Now PayPal and Apple are marketing themselves as ubiquitous payment systems for purchases. You can buy anything from anyone, even from physical vendors, using such services – but they aren’t covered by the Consumer Credit Act. Although PayPal highlights its “Buyer Protection”, my experience is that, unless the details of the transaction and procedure you followed fall within its defined small print, you won’t be covered. With credit card transactions, the Consumer Credit Act provides consumer protection first and foremost, with no burden on the consumer to meet any arbitrary requirements.

Will Apple’s new payment-processing system be any more effective in protecting consumers? Until the legislators catch up, people need to be made aware of just what they’re giving away by clicking that seemingly inconsequential option of paying by PayPal!

Read the full letter here.

Protect your business from POODLE (Padding Oracle On Downgraded Legacy Encryption)

Protect your business from POODLE (Padding Oracle On Downgraded Legacy Encryption)

Written by Alan Ingram on Monday, 16 March 2015. Posted in POODLE (Padding Oracle On Downgraded Legacy Encryption), Information Technology

The POODLE security vulnerability was identified by the Google Security Team over the summer and effects many web services, including those hosted on Microsoft Internet Information Services (IIS).

It was found to be theoretically possible to force a client web browser to appear not to support newer, more secure encryption methods. This would result in the much older and insecure SSL (Secure Sockets Layer) V3 to be used, potentially making it easier to read the encrypted data.

As SSL V3 is so outdated (it was superseded by Transport Layer Security (TLS) in 1999), the simplest fix is to disable SSL V3 support on your web servers and browsers. Although all modern browsers support TLS, this change could cause Internet Explorer (IE) 6 running on Windows XP to fail. Internet Explorer (IE) 6 can support TLS. However, it has to be activated in the settings.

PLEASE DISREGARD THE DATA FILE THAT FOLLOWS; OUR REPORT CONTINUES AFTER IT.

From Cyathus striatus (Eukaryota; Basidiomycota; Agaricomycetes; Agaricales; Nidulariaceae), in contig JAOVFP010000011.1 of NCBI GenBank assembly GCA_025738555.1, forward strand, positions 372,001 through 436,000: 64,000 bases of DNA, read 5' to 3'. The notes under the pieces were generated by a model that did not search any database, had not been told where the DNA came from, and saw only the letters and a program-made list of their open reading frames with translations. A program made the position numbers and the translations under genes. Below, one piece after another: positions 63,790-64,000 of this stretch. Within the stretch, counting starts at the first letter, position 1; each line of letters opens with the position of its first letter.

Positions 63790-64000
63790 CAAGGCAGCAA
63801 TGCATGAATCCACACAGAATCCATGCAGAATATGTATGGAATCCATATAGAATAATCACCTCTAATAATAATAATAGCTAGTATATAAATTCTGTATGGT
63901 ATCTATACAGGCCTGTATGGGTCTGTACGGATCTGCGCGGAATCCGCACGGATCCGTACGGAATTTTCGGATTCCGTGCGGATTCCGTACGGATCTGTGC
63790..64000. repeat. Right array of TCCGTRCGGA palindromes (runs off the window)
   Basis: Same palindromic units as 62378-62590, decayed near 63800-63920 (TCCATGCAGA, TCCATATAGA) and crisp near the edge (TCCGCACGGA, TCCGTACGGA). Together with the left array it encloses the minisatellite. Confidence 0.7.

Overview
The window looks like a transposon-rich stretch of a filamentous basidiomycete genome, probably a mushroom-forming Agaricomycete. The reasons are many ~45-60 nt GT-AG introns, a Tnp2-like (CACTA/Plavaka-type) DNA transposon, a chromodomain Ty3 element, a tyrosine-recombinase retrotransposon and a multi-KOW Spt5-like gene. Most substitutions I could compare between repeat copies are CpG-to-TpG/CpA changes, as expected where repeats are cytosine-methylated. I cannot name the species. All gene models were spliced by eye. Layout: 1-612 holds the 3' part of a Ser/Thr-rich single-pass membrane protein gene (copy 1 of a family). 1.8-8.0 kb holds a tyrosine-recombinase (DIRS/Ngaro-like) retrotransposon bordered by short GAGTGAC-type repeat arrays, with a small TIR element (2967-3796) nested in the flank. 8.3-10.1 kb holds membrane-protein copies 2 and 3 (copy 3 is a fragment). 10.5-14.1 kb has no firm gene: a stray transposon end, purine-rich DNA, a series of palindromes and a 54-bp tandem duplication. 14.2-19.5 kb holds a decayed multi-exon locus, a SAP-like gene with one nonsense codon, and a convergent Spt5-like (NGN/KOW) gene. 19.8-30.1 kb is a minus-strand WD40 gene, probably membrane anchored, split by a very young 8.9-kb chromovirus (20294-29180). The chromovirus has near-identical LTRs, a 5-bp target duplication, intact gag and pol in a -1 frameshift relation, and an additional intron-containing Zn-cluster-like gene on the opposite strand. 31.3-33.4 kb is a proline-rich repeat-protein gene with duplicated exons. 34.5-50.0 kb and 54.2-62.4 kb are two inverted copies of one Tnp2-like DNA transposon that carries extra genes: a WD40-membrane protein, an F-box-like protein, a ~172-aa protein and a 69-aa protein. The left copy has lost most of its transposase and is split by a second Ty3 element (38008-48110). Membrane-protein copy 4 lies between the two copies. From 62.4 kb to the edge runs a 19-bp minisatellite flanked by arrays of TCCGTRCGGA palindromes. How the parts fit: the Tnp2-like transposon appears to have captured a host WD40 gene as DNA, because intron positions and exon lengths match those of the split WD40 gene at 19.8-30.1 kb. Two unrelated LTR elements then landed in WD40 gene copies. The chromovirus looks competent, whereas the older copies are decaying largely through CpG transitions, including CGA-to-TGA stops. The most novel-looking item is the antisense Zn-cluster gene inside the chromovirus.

To ensure security, SSL V3 support has been disabled on each of ePC's cloud services such as our cloud hosting for Process Director.

Any clients using Process Director systems on the public facing Internet should ensure their systems are updated to disable SSL V3.

If the update causes any compatibility issues with older clients, please contact us as we will be able to help resolve such issues.

Visit POODLE Wikipedia (opens in a new browser)

Operation Christmas Child

Operation Christmas Child

Written by Alan Ingram on Thursday, 27 November 2014. Posted in Company news

This Christmas ePC is taking part in Operation Christmas Child which aims to send thousands of shoeboxes full of presents to impoverished children around the world.

Gifts include:

  • Dolls
  • Sweets
  • Stuffed toys
  • Balls
  • Puzzles
  • Picture books
  • Pens, pencils and crayons
  • Writing pads
  • Solar calculators
  • Toothbrush and toothpaste
  • Bars of soap
  • Hat and scarf

Since 1990, Operation Christmas Child has been helping underprivileged children around the world with gift-filled shoeboxes wrapped and packed by children and adults in the UK. It’s a campaign that thousands of schools, churches and other organisations from across the UK get involved with between September and November each year. In fact, it is now the UK’s largest children’s Christmas appeal.

Visit Samaritans Child (opens in a new browser)